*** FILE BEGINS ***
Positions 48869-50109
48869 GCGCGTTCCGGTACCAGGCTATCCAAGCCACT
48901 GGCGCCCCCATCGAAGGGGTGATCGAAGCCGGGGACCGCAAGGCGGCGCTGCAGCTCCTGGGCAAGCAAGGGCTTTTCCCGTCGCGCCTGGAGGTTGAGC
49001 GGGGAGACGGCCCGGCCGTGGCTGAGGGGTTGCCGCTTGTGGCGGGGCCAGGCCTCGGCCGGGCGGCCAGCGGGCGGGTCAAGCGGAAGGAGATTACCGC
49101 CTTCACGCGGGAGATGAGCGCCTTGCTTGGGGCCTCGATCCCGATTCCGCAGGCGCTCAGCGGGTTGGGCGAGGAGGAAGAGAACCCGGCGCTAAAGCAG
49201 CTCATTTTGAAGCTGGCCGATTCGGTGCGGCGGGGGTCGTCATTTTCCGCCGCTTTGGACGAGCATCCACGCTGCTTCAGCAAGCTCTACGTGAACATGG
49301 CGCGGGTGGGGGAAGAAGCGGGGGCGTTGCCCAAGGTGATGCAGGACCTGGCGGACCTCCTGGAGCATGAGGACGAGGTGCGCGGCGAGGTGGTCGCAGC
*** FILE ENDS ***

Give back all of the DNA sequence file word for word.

Positions 48869-50109
48869 GCGCGTTCCGGTACCAGGCTATCCAAGCCACT
48901 GGCGCCCCCATCGAAGGGGTGATCGAAGCCGGGGACCGCAAGGCGGCGCTGCAGCTCCTGGGCAAGCAAGGGCTTTTCCCGTCGCGCCTGGAGGTTGAGC
49001 GGGGAGACGGCCCGGCCGTGGCTGAGGGGTTGCCGCTTGTGGCGGGGCCAGGCCTCGGCCGGGCGGCCAGCGGGCGGGTCAAGCGGAAGGAGATTACCGC
49101 CTTCACGCGGGAGATGAGCGCCTTGCTTGGGGCCTCGATCCCGATTCCGCAGGCGCTCAGCGGGTTGGGCGAGGAGGAAGAGAACCCGGCGCTAAAGCAG
49201 CTCATTTTGAAGCTGGCCGATTCGGTGCGGCGGGGGTCGTCATTTTCCGCCGCTTTGGACGAGCATCCACGCTGCTTCAGCAAGCTCTACGTGAACATGG
49301 CGCGGGTGGGGGAAGAAGCGGGGGCGTTGCCCAAGGTGATGCAGGACCTGGCGGACCTCCTGGAGCATGAGGACGAGGTGCGCGGCGAGGTGGTCGCAGC